Former Lebanese Prime Minister Najib Mikati: "Lebanon is still standing and a point of reference"
- Exclusive WSN interview with Former Lebanese Prime Minister Najib Mikati conducted by Manuela Paraipan -
Manuela Paraipan: Who is Najib Mikati, in his own words?
Najib Mikati: I am the former Prime Minister of Lebanon. I am currently a member of Parliament. I was elected in 2000, and again in 2009. I represent Tripoli. I was Minister of Public Works and Transport from 1998 to 2004, and in 2005 I became Premier.
Manuela Paraipan: In 2005, you became Prime Minister in a climate of political and security instability. Why did you accept the position? And how did you manage to overcome the immediate challenges?
Najib Mikati: I had a vision at that time, after the tragedy of President Rafiq Hariri, that Lebanon should be kept safe, and that we should shift Lebanon's position from where it was to a different place. I succeeded. During my mandate, we successfully held parliamentary elections. I have also tried to implement my vision of having a free, independent and democratic Lebanon. The situation changed dramatically. However, I did my best to show the international community that Lebanon can be independent.
Manuela Paraipan: If you were to compare Lebanon before and after 2005, what would be your immediate impressions?
Najib Mikati: Before 2005 we went through various phases: an independent phase until 1975, then from 1975 to 1989, and from 1990 to 2005. If you want to zoom in, we could focus on the Taef agreement. Unfortunately, Taef was selectively implemented. I said it yesterday, I say it today, and will say it tomorrow: Taef should be fully applied. Once you have that, you can proceed further with reform.
Manuela Paraipan: You spoke earlier of your vision, and I know you masterminded the Beirut Pact. How can it be implemented or advanced today?
Najib Mikati: The implementation depends on the approach of other parties. The Beirut Pact is not the work of one man or one party. I received comments and remarks from different politicians and parties, and many contributed to it.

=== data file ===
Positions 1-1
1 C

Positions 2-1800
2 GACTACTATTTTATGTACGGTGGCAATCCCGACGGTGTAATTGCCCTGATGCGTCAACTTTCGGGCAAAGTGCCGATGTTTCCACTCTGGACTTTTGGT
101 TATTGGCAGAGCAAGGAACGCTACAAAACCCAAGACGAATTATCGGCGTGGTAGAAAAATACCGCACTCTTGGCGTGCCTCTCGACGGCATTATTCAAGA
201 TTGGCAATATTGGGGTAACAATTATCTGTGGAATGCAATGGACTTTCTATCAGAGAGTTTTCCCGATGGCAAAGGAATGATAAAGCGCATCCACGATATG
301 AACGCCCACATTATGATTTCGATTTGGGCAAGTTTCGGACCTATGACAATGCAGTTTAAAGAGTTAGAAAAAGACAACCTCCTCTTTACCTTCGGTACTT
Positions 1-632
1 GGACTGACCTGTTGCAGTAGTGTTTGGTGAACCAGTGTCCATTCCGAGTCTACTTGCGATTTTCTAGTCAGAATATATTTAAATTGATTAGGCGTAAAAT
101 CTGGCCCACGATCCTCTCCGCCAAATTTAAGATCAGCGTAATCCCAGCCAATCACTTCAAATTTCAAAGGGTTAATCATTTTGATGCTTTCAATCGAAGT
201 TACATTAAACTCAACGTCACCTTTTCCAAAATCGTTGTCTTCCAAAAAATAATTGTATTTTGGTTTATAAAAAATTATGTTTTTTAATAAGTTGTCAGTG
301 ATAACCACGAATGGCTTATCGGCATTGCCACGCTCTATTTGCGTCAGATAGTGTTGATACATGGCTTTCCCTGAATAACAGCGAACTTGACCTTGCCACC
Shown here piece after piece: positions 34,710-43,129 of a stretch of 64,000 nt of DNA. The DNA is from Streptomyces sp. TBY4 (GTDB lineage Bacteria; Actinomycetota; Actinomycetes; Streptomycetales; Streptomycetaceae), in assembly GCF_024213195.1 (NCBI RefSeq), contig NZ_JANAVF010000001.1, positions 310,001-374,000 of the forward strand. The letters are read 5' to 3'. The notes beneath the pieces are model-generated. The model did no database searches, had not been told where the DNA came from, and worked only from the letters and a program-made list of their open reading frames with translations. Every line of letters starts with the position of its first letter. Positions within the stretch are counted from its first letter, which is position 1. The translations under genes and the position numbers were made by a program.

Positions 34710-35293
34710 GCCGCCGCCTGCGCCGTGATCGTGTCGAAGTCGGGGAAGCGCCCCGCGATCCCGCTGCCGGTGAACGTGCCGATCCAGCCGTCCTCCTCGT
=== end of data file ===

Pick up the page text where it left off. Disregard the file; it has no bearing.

Manuela Paraipan: Is it a partnership?
Najib Mikati: It is a partnership, and everyone felt they were part of it. We should all be aware of the problems we face, and come up with possible solutions. These suggestions could be correct or not, but everyone has the right to participate. It is a social and economic pact. Politically, we have an accord. In socio-economic terms, I would like to structure it, and make Lebanon a point of attraction in terms of a growing economy. The Beirut Pact was not implemented at that time, because as you know I resigned. I passed it to the designated Premier, and I am keen to see it moving forward.
Manuela Paraipan: Why isn't there a government after a three month hiatus?
Najib Mikati: It has been four months, in fact. I don't see huge obstacles. Nonetheless, I ask myself whether there is something we are not seeing clearly? Things that we cannot foresee?
Manuela Paraipan: Neither from a regional nor a local perspective?
Najib Mikati: I am a Lebanese leader, therefore I put it in a Lebanese context. Constitutionally, we can form the government through negotiation. Not having a government is not in our benefit.
Manuela Paraipan: What are your thoughts on the European Neighborhood policy, and how do you see Lebanese-European ties evolving?
Najib Mikati: We are part of the Mediterranean area. The market for us is the Gulf and Europe. The Europeans are our undeclared partners. We need to structure a real partnership advantageous for all sides. What they are asking of us is not for the EU's benefit, but for our mutual interest.
Manuela Paraipan: Are you optimistic about Lebanon's future?
Najib Mikati: Whenever this question is raised you have to look at the history of the country. Whenever there is a problem, we somehow manage to solve it. In spite of everything, Lebanon is still standing and it is a point of reference. We are at a critical moment from a regional point of view and also because of the accumulation of problems inside the country. Nonetheless, I am confident that we can get through this phase successfully.